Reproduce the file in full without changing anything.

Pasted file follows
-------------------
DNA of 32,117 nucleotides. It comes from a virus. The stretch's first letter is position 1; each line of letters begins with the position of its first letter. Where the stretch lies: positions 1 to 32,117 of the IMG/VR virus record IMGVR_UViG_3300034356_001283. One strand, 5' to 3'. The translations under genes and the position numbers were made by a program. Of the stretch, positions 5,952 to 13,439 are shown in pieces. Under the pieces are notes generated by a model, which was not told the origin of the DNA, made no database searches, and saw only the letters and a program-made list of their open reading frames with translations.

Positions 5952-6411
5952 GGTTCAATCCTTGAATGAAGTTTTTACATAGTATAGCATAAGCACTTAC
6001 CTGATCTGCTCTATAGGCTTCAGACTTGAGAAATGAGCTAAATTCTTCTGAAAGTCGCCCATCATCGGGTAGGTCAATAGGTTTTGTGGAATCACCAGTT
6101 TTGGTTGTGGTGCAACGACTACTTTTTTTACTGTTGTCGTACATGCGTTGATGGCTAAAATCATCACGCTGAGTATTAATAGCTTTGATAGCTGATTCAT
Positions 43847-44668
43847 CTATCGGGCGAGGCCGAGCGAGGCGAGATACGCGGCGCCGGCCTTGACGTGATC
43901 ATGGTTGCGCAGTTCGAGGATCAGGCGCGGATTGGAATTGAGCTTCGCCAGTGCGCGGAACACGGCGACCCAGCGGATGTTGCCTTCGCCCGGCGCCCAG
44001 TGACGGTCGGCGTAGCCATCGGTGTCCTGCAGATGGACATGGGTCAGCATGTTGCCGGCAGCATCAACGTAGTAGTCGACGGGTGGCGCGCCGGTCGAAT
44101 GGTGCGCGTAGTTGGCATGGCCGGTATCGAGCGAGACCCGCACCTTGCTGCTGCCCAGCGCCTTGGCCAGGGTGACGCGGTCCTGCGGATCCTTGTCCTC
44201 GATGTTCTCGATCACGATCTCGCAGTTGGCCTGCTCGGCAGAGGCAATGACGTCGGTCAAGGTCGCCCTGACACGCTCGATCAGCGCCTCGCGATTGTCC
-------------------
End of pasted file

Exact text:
DNA of 32,117 nucleotides. It comes from a virus. The stretch's first letter is position 1; each line of letters begins with the position of its first letter. Where the stretch lies: positions 1 to 32,117 of the IMG/VR virus record IMGVR_UViG_3300034356_001283. One strand, 5' to 3'. The translations under genes and the position numbers were made by a program. Of the stretch, positions 5,952 to 13,439 are shown in pieces. Under the pieces are notes generated by a model, which was not told the origin of the DNA, made no database searches, and saw only the letters and a program-made list of their open reading frames with translations.

Positions 5952-6411
5952 GGTTCAATCCTTGAATGAAGTTTTTACATAGTATAGCATAAGCACTTAC
6001 CTGATCTGCTCTATAGGCTTCAGACTTGAGAAATGAGCTAAATTCTTCTGAAAGTCGCCCATCATCGGGTAGGTCAATAGGTTTTGTGGAATCACCAGTT
6101 TTGGTTGTGGTGCAACGACTACTTTTTTTACTGTTGTCGTACATGCGTTGATGGCTAAAATCATCACGCTGAGTATTAATAGCTTTGATAGCTGATTCAT
Positions 43847-44668
43847 CTATCGGGCGAGGCCGAGCGAGGCGAGATACGCGGCGCCGGCCTTGACGTGATC
43901 ATGGTTGCGCAGTTCGAGGATCAGGCGCGGATTGGAATTGAGCTTCGCCAGTGCGCGGAACACGGCGACCCAGCGGATGTTGCCTTCGCCCGGCGCCCAG
44001 TGACGGTCGGCGTAGCCATCGGTGTCCTGCAGATGGACATGGGTCAGCATGTTGCCGGCAGCATCAACGTAGTAGTCGACGGGTGGCGCGCCGGTCGAAT
44101 GGTGCGCGTAGTTGGCATGGCCGGTATCGAGCGAGACCCGCACCTTGCTGCTGCCCAGCGCCTTGGCCAGGGTGACGCGGTCCTGCGGATCCTTGTCCTC
44201 GATGTTCTCGATCACGATCTCGCAGTTGGCCTGCTCGGCAGAGGCAATGACGTCGGTCAAGGTCGCCCTGACACGCTCGATCAGCGCCTCGCGATTGTCC